A-Z Guide of the OET Listening Score
The OET is an international English language test that evaluates the language communication skills of healthcare providers seeking to register and practise in an English-speaking community. To prepare efficiently, it is of utmost importance that you know the details on each subtest of the exam. Therefore, in this article, we will explore the OET Listening subtest, its format and score breakdown to help you prepare for the best possible OET Listening score.
Introduction to OET Listening
A variety of accents are employed throughout the worldwide diversity of the health sector. The most common accents are Australian, British, American, and others such as New Zealand, Irish, Canadian, South African, and so on. In order to evaluate whether the candidate will be capable of identifying necessary information by listening to the problems and queries of the patients or their families, OET has created the Listening subtest.
Pointers on the Module:
- The OET Listening sub-test is divided into three sections with a total of 42 question items.
- The themes are of generic healthcare interest to candidates of all professions.
- The Listening audio is approximately 40 minutes long, including recorded voice and pauses to provide you time to type your responses.
- You will hear each tape once and must type your responses while listening.
- In total, you will have approximately 50 minutes to complete the OET Listening subtest.
How is the OET Listening Score Assessed?
The OET Listening sub-test is primarily intended to examine a variety of listening skills, such as detecting particular data, noting detail, and getting the gist, viewpoint, or intent of the speaker. These abilities are measured using note-taking activities and multiple-choice questions.
Part A is worth 24 points, Part B is worth 6 points, and Part C is worth 12 points.
Listening examiners utilise a specific marking guide for Part A, which specifies which responses deserve marks. Assessors use this approach to determine if you have submitted sufficient correct information to receive a grade. Your OET Listening Part A answers are double-marked by qualified OET assessors. To prevent any conflict of interest, these solutions are allocated to assessors at random.
Your answers to Parts B and C are computer-scanned and scored automatically.
Candidate responses are graded using a predetermined scoring guide. Problematic or unexpected answers are forwarded to a sub-group of experienced assessors for help during the marking process. The papers of all candidates are double-marked to guarantee fairness and uniformity.
If you need tips and tricks for improving your Listening skills for OET, check out this link.
Role of Assessors for OET Listening
Listening sub-test assessors are certified and highly trained. They are evaluated based on their accuracy and consistency.
Assessors must also ensure that you have not included any contradictory information in your response that makes your objective unclear. This indicates that you should strive to keep your replies brief so that you don’t add unnecessary material that could contradict a proper aspect of your answer.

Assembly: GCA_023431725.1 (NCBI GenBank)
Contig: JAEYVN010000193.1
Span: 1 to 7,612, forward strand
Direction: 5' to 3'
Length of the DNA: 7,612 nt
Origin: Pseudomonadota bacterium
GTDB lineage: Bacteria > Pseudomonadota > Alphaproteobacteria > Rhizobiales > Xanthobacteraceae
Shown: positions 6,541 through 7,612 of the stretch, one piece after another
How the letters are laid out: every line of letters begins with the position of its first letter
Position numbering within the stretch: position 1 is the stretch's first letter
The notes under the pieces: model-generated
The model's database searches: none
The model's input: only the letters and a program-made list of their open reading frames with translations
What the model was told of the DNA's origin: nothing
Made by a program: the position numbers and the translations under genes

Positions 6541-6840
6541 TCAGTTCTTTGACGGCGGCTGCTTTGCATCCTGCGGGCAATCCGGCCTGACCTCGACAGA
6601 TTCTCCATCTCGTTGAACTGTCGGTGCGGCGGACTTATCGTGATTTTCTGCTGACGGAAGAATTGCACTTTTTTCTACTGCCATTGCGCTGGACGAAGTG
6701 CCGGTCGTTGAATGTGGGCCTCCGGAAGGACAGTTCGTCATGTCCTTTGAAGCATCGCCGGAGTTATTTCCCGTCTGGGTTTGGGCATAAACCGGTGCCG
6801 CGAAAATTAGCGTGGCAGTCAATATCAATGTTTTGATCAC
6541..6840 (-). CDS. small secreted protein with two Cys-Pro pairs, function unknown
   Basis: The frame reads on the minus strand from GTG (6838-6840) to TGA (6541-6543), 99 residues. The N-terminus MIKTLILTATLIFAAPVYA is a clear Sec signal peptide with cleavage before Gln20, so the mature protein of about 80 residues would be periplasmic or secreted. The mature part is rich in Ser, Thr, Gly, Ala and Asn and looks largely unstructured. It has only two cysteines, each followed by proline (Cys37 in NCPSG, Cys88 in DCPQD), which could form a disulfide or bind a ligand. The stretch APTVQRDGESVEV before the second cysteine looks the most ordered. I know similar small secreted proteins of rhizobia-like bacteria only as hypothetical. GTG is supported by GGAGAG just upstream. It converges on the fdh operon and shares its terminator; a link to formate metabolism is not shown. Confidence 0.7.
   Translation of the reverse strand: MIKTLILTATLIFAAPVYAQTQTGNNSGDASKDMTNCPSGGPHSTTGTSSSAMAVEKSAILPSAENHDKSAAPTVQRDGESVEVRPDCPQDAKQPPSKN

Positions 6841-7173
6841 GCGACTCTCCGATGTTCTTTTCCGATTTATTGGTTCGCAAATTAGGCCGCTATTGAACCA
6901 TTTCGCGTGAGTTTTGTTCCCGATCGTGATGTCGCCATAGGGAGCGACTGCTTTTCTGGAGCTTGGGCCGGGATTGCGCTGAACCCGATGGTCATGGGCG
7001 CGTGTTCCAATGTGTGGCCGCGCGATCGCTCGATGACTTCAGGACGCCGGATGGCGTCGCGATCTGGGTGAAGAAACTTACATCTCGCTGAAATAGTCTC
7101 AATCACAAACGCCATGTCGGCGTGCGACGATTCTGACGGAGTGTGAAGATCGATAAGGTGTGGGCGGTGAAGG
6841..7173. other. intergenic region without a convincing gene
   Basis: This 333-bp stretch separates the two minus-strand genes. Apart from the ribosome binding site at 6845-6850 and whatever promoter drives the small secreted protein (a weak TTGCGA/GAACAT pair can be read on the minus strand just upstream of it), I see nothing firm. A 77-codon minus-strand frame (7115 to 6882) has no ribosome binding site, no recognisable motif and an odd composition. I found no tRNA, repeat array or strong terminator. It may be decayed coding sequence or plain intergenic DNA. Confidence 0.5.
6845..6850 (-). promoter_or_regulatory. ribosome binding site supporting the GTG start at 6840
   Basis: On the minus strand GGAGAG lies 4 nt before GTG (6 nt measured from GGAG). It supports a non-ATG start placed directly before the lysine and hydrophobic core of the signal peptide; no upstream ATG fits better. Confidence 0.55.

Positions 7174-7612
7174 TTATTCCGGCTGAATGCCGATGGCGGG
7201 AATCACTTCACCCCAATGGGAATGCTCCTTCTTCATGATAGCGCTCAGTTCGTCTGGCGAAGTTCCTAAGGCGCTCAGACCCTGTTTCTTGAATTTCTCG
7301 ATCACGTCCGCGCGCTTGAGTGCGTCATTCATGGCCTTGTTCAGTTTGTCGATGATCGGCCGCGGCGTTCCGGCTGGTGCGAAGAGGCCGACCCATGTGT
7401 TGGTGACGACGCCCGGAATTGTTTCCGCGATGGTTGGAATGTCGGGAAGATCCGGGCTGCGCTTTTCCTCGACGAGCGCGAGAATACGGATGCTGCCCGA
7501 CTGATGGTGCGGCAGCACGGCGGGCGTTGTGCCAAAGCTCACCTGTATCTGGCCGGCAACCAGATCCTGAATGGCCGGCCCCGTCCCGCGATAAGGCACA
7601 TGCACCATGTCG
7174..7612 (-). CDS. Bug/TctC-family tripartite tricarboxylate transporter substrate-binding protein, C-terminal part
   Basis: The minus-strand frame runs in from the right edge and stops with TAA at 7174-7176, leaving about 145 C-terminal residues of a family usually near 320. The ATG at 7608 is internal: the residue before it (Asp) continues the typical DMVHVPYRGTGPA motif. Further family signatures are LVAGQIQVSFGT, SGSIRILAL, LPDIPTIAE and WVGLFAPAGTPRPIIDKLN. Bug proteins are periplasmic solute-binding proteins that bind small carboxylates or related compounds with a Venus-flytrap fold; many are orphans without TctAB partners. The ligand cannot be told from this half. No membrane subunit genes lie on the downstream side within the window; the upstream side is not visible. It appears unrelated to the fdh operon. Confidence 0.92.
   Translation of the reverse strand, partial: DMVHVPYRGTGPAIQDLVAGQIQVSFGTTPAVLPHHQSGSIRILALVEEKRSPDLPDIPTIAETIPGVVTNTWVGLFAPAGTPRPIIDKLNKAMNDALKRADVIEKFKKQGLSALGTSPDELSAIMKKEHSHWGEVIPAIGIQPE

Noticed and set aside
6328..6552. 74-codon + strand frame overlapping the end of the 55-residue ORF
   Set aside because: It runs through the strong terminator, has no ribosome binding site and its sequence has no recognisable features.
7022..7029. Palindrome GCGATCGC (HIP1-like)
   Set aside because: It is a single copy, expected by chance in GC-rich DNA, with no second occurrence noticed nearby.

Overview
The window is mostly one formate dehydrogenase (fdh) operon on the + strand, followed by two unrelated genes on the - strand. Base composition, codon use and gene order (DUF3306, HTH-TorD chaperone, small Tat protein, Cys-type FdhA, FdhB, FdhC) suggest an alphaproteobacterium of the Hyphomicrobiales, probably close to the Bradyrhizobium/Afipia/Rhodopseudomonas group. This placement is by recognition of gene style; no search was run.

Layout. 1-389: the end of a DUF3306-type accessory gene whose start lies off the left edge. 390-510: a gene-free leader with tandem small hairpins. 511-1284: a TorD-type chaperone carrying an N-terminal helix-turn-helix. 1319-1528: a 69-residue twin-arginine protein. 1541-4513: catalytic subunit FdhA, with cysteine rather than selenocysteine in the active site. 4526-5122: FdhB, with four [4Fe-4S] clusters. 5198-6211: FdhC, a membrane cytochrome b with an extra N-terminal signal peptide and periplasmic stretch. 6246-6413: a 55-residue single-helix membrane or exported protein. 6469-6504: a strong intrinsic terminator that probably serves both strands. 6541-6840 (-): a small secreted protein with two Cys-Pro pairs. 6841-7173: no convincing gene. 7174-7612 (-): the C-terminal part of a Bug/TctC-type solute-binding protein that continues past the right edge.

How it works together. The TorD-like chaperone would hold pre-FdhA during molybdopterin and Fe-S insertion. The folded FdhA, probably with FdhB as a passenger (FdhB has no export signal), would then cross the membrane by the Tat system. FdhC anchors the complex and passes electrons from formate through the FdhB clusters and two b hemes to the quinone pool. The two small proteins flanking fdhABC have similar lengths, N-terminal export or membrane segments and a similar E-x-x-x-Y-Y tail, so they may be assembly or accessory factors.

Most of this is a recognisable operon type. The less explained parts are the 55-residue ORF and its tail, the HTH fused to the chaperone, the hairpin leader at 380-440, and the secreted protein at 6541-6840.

OET Listening Passing Score
Each exam session includes new listening tests that incorporate new content, and the scores assigned are slightly changed for each test to account for tiny variances in the complexity of items contained in that particular iteration. As a result, the range of marks required to achieve a decent grade will vary.
On the other hand, test-takers will be awarded a score of 350 if they consistently achieve at least 30 – 32 OET Listening score. Most medical boards, colleges, and healthcare organisations will have this as a minimum score requirement. Therefore, candidates must aim to answer at least 30 – 32 questions correctly in the entire Listening subtest.
Does incorrect spelling affect the OET Listening score?
No points will be docked for misspellings on the Listening subtest if the content is obvious to other healthcare providers. Any fair attempt at spelling the answer correctly is likely to be accepted.
OET attempts to guarantee that applicants are not penalized for coming across difficult-to-spell names for diseases and medications. Where feasible, the audio recording refers to both the generic and brand names of pharmaceuticals, as well as medical and plain terms addressed during the consultations. The marking guide provides thorough guidance to assessors on the types of misspellings that are acceptable.
If you want to see what the Listening test looks like, check out this sample paper.
According to studies, the clinician’s capacity to explain, listen, and sympathise with patients can have a significant impact on their physical and mental health outcomes, in addition to their experience of patient care and satisfaction.
Effective healthcare information communication can empower patients and families to participate as full participants in their care, and it has been shown to promote adherence to therapy and self-management.
With so much evidence pointing to a link between efficient communication and improved health outcomes, it is evident that an organised approach to health communication can significantly improve healthcare delivery.
Thus, you must develop your OET skills, not just to gain a good score but to be a better healthcare professional.